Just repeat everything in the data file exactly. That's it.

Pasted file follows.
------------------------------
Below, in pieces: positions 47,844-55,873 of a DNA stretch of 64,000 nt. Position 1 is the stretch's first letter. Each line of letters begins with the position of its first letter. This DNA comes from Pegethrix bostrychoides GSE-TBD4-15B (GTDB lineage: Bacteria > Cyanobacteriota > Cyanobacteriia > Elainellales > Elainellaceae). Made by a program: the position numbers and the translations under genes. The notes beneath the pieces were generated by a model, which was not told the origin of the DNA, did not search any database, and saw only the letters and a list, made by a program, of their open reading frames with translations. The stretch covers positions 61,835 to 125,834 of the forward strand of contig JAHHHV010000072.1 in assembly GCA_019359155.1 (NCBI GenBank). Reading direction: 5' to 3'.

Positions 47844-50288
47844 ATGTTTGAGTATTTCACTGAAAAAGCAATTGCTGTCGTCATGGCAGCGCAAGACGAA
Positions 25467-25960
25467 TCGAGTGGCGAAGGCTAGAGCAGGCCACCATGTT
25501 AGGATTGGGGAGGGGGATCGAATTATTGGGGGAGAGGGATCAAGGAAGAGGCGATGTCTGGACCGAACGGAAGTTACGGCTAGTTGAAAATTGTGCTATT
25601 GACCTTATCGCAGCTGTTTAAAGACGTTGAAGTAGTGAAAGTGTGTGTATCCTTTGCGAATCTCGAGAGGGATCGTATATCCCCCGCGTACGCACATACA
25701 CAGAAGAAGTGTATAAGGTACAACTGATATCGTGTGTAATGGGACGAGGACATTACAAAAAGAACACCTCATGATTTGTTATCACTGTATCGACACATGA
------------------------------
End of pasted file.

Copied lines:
Below, in pieces: positions 47,844-55,873 of a DNA stretch of 64,000 nt. Position 1 is the stretch's first letter. Each line of letters begins with the position of its first letter. This DNA comes from Pegethrix bostrychoides GSE-TBD4-15B (GTDB lineage: Bacteria > Cyanobacteriota > Cyanobacteriia > Elainellales > Elainellaceae). Made by a program: the position numbers and the translations under genes. The notes beneath the pieces were generated by a model, which was not told the origin of the DNA, did not search any database, and saw only the letters and a list, made by a program, of their open reading frames with translations. The stretch covers positions 61,835 to 125,834 of the forward strand of contig JAHHHV010000072.1 in assembly GCA_019359155.1 (NCBI GenBank). Reading direction: 5' to 3'.

Positions 47844-50288
47844 ATGTTTGAGTATTTCACTGAAAAAGCAATTGCTGTCGTCATGGCAGCGCAAGACGAA
Positions 25467-25960
25467 TCGAGTGGCGAAGGCTAGAGCAGGCCACCATGTT
25501 AGGATTGGGGAGGGGGATCGAATTATTGGGGGAGAGGGATCAAGGAAGAGGCGATGTCTGGACCGAACGGAAGTTACGGCTAGTTGAAAATTGTGCTATT
25601 GACCTTATCGCAGCTGTTTAAAGACGTTGAAGTAGTGAAAGTGTGTGTATCCTTTGCGAATCTCGAGAGGGATCGTATATCCCCCGCGTACGCACATACA
25701 CAGAAGAAGTGTATAAGGTACAACTGATATCGTGTGTAATGGGACGAGGACATTACAAAAAGAACACCTCATGATTTGTTATCACTGTATCGACACATGA